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Drone Constantly Provides Real-Time Updates of No-Fly Zones

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One of the major pains of drone operation and ownership (or so I'm told) is fully understanding when and where no-fly zones exists. Though there are permanent zones, the real hassle is any temporary ones posted thanks to wildfires and the like.

Without proper information, you could easily be flying where you should not be flying. However, drone manufacturer 3DR's found a solution — at least for its Solo smart drone.

The company's partnered with AirMap to "integrate [its] safety information software into its Solo smart drone app in anticipation of the coming holiday season."

While there are other drones out there with access to data on permanent no-fly zones — like from DJI, for example — this AirMap partnership brings continuously-updated information on those pesky temporary zones for use with 3DR's Solo drone. That's a major step forward, given that you're more likely to not know about temporary no-fly zones rather than permanent ones.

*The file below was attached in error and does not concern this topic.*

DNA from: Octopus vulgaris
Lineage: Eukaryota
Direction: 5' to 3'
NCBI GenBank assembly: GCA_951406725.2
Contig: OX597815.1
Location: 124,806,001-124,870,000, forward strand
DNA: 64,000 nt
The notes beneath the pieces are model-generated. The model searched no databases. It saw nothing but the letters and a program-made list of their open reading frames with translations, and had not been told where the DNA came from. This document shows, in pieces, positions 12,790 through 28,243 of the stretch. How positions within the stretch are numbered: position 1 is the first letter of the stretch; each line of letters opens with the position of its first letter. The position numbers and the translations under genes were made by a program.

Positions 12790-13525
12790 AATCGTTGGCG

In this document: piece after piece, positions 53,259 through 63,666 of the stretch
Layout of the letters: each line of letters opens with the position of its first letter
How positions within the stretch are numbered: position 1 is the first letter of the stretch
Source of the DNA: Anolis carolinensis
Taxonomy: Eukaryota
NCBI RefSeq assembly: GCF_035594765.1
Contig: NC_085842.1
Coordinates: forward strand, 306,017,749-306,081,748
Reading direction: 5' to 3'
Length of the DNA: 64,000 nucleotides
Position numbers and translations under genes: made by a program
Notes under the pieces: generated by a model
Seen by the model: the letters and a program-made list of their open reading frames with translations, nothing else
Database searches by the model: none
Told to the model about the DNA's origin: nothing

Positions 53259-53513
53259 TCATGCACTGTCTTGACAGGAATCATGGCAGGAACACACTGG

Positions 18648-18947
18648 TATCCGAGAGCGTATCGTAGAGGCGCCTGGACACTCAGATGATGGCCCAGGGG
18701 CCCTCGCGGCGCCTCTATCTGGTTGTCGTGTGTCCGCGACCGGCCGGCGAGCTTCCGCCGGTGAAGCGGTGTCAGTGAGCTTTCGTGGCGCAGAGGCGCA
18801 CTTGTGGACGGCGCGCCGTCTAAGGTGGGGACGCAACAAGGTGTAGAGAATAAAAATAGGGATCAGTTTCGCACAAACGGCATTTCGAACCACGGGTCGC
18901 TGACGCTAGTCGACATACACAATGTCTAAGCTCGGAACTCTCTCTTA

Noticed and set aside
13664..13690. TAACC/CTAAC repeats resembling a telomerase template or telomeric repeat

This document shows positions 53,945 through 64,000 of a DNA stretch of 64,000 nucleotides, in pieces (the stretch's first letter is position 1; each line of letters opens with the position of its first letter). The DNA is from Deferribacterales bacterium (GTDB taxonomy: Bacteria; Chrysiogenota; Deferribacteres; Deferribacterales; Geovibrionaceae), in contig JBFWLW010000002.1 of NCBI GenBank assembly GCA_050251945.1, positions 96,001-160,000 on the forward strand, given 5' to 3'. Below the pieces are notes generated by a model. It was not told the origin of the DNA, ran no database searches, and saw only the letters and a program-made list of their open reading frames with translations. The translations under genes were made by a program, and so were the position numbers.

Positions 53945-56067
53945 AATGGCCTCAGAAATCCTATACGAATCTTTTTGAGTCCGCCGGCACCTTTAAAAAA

What will this actually look like for users of the app? If drone pilots open up 3DR's Solo app in a restricted area, a warning is displayed. Users can then tap said warning to bring up a map displaying any relevant information, including "real-time Temporary Flight Restrictions that may be established in the areas around wildfires, major sporting events and other sensitive places."

The press release from 3DR about the partnership is quick to point out that this is just the first step, and the intention is to eventually display even more granular information about local, state and federal regulations as they relate to flying drones. Like the data from the initial collaboration, all of this should feature real-time updates in case they change for whatever reason.

In the future, this kind of real-time updating will likely only become more common with the constant influx of new and better drones and software. Most hobbyists aren't looking to constantly be breaking the law by accident when they're out catching some sweet overhead footage of parks or whatnot. 3DR's just trying to stay ahead of the game by putting it in the palms of folks' hands sooner rather than later.

Via: Engadget

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